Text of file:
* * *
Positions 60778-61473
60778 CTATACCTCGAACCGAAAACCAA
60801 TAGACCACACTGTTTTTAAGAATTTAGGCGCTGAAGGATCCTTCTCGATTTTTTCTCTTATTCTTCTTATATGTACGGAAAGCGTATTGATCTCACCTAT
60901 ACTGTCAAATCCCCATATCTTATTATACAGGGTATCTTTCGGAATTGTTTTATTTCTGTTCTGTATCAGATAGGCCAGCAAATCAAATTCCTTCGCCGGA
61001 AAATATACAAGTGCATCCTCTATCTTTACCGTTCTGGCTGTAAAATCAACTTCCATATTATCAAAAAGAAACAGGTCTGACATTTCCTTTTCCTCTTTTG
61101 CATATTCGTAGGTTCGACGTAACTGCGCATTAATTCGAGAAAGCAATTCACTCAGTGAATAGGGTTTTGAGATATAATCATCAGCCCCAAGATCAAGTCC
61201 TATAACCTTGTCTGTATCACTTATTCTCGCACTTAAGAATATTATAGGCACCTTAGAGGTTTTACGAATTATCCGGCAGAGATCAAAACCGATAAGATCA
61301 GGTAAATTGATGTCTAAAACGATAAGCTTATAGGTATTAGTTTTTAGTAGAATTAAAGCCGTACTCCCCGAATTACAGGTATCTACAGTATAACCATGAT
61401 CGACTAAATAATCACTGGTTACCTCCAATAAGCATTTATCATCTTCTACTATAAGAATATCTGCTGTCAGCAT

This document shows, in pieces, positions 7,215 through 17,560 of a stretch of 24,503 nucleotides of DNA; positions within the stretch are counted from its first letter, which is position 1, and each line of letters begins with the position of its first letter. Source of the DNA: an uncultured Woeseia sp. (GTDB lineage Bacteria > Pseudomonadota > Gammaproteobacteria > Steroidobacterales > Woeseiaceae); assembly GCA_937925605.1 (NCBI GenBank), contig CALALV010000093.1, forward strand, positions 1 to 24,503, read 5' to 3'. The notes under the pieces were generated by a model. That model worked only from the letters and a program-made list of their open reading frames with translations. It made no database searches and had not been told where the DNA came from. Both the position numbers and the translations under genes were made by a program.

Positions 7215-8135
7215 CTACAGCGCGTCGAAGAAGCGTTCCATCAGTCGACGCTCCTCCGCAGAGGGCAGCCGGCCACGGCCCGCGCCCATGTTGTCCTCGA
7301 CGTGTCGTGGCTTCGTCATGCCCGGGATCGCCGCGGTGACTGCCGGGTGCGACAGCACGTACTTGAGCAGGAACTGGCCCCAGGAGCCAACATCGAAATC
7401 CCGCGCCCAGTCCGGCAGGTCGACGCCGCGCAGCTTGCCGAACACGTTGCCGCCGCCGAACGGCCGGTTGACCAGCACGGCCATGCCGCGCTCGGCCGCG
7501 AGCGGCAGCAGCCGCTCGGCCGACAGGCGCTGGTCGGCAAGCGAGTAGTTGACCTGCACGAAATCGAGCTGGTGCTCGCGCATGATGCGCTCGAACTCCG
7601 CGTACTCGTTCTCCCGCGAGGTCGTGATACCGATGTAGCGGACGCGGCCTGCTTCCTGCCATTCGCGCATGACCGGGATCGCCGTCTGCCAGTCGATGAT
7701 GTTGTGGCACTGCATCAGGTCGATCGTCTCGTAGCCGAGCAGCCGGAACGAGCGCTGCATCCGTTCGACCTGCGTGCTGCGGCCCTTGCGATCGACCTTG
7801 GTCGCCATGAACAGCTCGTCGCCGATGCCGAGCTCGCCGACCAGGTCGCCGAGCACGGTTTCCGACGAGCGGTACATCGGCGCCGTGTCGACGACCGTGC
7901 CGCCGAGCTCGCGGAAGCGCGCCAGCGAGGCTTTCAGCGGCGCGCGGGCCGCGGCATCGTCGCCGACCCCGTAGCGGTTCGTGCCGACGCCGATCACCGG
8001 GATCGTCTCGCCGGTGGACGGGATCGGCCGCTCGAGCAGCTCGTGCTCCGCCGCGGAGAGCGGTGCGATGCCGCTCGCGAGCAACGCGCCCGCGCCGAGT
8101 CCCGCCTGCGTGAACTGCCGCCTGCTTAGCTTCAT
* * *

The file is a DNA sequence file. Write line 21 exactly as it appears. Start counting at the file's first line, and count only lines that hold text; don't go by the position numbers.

8101 CCCGCCTGCGTGAACTGCCGCCTGCTTAGCTTCAT